Maria moved to the city in 1969, leaving her daughter with her family but hoping to save enough to take care of her one day. She worked as a housekeeper, then a caregiver, and later a cleaner, and somehow she was always taking care of someone else. Two generations later, in 2018, Alicia was working at the snack shop in Madrid’s Atocha train station when it overflowed with protestors and strikers. All women—and so many of them—protesting what? Alicia wasn’t entirely sure. She couldn’t have known that Maria was among them. Alicia didn’t have time for marches; she was just trying to hang on until the end of her shift, when she might meet someone to take her away for a few hours, to make her forget.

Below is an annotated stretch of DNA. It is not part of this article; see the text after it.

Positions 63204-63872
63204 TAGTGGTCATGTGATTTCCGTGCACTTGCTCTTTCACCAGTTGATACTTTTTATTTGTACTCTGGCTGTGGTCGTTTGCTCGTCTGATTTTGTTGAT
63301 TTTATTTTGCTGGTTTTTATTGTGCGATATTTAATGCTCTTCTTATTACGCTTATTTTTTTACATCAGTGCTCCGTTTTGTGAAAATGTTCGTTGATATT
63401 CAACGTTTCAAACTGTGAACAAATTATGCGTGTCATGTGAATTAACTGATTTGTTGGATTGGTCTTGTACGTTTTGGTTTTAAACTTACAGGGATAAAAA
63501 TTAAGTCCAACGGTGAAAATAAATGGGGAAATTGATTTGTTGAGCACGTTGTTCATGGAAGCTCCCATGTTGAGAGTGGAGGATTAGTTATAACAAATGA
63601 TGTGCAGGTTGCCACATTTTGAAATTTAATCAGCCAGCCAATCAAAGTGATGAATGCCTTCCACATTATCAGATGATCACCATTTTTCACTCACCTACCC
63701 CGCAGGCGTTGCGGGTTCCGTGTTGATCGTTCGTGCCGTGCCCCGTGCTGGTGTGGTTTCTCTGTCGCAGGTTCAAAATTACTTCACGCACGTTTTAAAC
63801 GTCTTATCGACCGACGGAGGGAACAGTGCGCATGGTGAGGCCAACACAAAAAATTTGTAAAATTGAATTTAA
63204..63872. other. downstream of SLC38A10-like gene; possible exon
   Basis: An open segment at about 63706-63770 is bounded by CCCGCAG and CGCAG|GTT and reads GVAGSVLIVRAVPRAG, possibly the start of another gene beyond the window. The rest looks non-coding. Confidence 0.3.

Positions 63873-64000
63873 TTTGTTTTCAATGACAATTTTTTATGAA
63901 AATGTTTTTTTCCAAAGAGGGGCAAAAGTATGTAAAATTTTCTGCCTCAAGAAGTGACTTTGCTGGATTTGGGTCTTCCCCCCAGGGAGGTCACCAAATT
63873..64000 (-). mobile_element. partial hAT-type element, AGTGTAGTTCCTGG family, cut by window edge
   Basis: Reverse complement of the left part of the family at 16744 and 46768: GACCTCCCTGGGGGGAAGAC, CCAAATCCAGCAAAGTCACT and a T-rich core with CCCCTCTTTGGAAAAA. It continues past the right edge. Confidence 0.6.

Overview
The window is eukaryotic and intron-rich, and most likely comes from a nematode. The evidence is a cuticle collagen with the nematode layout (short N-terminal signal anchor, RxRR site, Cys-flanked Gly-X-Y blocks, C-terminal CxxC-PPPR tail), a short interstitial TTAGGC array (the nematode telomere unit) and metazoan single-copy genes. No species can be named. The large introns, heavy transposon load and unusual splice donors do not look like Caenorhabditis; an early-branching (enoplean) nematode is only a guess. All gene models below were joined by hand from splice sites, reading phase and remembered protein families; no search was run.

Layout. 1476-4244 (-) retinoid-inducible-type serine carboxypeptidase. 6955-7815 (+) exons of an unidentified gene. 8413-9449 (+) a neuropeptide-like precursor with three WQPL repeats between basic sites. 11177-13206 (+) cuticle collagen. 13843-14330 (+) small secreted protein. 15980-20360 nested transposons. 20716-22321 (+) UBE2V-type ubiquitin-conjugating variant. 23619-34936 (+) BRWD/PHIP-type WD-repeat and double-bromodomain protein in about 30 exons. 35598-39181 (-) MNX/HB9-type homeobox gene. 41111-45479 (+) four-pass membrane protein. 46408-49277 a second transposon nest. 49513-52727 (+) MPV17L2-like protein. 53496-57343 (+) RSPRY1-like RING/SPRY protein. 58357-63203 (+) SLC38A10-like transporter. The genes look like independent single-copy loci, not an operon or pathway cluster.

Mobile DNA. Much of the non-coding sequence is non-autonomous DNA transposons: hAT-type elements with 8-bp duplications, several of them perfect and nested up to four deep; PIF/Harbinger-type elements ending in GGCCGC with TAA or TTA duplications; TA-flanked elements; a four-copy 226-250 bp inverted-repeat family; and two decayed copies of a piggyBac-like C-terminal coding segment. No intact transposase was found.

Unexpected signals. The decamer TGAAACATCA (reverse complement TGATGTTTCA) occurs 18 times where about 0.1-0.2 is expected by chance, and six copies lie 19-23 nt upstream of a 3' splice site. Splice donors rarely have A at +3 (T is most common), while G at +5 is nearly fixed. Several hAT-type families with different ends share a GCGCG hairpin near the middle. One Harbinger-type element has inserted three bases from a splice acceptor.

Readers will fall in love with Maria and Alicia, whose stories finally converge in the chaos of the protests, the weight of the years of silence hanging thickly in the air between them. The Wonders brings half a century of the feminist movement to life, and launches an inimitable new voice in fiction. Medel’s lyrical sensibility reveals her roots as a poet, but her fast-paced and expansive storytelling show she’s a novelist ahead of her time.
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